“Do not plan a huge wedding with hundreds of people,” Castrejon stresses. “You can always add guests on in the planning process — up to what your space will allow, of course — but it is harder to lower counts. Plan for safety — think plated meals instead of buffets, outdoor receptions, or indoor receptions that aren’t ‘maxed out.’”

Get started ASAP.

While couples who said “I do” before 2020 could relish in newly engaged bliss for a while, vendors are now urging couples to kick their planning into gear as soon as possible. Otherwise, they may have to wait longer to book their dream vendors or settle for second-best.

“Do not delay in booking your vendors,” Hoopes urges. “While Omicron will have an impact on weddings we are still seeing a wedding boom. And while there is a boom, many vendors are facing staffing shortages and putting limits on the number of events they take to ensure their clients are taken care of. I suggest that each couple have their top three vendors and if one is booked or they can not reach a vendor, they reach out to the next one on their list.”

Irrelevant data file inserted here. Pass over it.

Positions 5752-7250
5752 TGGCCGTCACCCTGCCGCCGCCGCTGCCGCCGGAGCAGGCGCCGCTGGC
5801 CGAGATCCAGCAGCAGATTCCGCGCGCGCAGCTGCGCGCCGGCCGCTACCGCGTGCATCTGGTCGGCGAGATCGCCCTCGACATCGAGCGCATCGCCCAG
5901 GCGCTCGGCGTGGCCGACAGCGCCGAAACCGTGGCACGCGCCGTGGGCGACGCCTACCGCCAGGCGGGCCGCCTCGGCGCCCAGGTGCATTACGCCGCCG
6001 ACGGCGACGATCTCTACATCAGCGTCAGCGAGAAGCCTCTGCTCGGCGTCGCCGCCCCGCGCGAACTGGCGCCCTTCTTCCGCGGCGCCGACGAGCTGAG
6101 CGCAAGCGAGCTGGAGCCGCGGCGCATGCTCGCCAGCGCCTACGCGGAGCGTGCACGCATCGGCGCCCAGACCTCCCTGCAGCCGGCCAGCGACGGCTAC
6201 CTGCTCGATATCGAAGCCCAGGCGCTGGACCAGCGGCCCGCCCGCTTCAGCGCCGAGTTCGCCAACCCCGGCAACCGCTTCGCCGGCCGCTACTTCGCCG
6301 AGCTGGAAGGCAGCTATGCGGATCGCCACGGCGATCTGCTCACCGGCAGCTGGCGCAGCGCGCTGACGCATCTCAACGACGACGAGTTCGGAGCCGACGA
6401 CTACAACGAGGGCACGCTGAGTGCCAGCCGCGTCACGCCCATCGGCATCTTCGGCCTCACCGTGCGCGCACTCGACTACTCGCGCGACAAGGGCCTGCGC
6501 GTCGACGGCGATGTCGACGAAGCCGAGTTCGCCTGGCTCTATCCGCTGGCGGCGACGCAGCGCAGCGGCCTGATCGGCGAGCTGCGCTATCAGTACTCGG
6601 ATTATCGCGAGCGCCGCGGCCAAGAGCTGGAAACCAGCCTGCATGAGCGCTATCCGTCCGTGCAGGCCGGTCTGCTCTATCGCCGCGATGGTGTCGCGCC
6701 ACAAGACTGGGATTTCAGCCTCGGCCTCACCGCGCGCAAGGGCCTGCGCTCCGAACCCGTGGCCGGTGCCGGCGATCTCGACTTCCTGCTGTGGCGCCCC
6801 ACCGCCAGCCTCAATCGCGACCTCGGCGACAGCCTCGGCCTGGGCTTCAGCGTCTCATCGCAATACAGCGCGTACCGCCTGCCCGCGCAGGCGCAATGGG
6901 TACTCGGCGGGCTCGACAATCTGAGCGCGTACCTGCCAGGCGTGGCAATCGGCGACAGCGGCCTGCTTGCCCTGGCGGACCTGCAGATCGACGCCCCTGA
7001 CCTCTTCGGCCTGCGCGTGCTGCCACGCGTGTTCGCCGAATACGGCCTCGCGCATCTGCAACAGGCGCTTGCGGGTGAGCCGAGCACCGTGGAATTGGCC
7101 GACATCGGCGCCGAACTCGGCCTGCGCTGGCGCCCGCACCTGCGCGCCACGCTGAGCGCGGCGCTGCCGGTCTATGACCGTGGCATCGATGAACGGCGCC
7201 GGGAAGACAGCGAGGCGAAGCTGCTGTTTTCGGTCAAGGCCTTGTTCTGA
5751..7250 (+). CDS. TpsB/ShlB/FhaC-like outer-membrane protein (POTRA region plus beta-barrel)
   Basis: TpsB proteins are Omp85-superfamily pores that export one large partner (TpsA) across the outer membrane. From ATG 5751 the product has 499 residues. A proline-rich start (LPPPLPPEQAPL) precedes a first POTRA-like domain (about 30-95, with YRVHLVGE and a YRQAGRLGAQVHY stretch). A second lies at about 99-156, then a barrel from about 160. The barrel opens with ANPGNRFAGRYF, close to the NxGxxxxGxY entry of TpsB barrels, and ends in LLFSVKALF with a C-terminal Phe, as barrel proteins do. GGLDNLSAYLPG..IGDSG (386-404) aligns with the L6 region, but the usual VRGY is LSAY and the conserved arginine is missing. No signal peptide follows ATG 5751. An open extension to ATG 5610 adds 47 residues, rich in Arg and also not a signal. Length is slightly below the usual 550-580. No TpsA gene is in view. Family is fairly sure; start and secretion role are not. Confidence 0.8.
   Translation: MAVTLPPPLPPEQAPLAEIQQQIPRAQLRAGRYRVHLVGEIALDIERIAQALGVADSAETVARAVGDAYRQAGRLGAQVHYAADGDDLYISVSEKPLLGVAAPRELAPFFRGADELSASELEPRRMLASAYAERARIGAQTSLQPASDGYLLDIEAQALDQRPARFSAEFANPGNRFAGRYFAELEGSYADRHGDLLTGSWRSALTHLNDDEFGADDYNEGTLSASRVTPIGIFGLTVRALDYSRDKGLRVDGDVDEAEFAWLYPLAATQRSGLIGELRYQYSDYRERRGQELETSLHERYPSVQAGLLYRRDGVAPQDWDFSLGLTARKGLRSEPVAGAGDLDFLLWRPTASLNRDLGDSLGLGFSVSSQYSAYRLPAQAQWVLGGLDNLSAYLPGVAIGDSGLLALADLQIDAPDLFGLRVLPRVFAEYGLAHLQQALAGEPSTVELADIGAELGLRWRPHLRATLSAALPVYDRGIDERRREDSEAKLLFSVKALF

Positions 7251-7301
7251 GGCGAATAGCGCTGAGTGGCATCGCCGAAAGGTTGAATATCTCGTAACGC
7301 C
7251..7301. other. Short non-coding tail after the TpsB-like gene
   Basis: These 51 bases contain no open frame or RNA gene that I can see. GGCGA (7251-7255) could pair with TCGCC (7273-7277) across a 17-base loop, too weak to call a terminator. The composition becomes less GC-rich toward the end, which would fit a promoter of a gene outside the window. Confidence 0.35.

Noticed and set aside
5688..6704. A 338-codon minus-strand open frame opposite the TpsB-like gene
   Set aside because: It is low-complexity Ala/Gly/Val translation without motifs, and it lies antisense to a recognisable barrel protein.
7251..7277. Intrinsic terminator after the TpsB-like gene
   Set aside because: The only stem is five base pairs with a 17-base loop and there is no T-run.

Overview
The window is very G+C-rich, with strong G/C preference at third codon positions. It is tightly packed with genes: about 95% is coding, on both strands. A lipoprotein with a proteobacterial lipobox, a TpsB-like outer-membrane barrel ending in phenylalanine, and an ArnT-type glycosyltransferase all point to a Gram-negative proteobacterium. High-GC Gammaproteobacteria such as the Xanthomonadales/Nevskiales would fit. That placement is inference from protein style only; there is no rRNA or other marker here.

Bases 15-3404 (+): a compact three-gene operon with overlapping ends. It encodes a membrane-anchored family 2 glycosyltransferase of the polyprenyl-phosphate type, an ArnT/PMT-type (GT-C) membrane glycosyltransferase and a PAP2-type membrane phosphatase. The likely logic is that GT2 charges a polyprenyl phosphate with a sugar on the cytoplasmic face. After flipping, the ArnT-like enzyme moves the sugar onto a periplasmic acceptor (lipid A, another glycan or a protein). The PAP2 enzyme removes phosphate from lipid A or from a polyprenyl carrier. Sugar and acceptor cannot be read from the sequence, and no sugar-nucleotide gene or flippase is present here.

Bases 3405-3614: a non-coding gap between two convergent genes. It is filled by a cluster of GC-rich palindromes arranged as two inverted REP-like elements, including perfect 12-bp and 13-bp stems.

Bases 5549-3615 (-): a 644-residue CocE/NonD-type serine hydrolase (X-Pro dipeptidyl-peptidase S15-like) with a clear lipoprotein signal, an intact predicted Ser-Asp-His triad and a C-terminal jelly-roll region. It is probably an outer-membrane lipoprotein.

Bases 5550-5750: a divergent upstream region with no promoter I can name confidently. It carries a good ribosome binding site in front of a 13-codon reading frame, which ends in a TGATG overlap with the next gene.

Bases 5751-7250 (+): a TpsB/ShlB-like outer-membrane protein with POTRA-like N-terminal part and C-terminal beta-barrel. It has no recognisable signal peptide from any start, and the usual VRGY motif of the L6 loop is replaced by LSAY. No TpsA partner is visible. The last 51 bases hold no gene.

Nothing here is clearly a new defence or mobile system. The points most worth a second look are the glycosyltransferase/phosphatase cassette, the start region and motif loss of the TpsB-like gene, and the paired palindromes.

If that’s not doable, Shayla Kelly of Complete Weddings + Events recommends waiting for the wedding boom to settle down: “With an influx of weddings in 2022 and 2023, couples should plan for a longer engagement to help increase the chances that their ideal vendors have availability for their date.”

Go big with your venue.

While hunting for the perfect venue, look past the scenery and onsite design and consider: How safe is this space? Veronica Foster of Behind The Scenes Inc. explains that venue choices should factor in social distancing and other safety measures: “I do see a lot of different kinds of safety precautions taking place by the couples having smaller guest lists or requiring vaccines or testing prior to arrival.”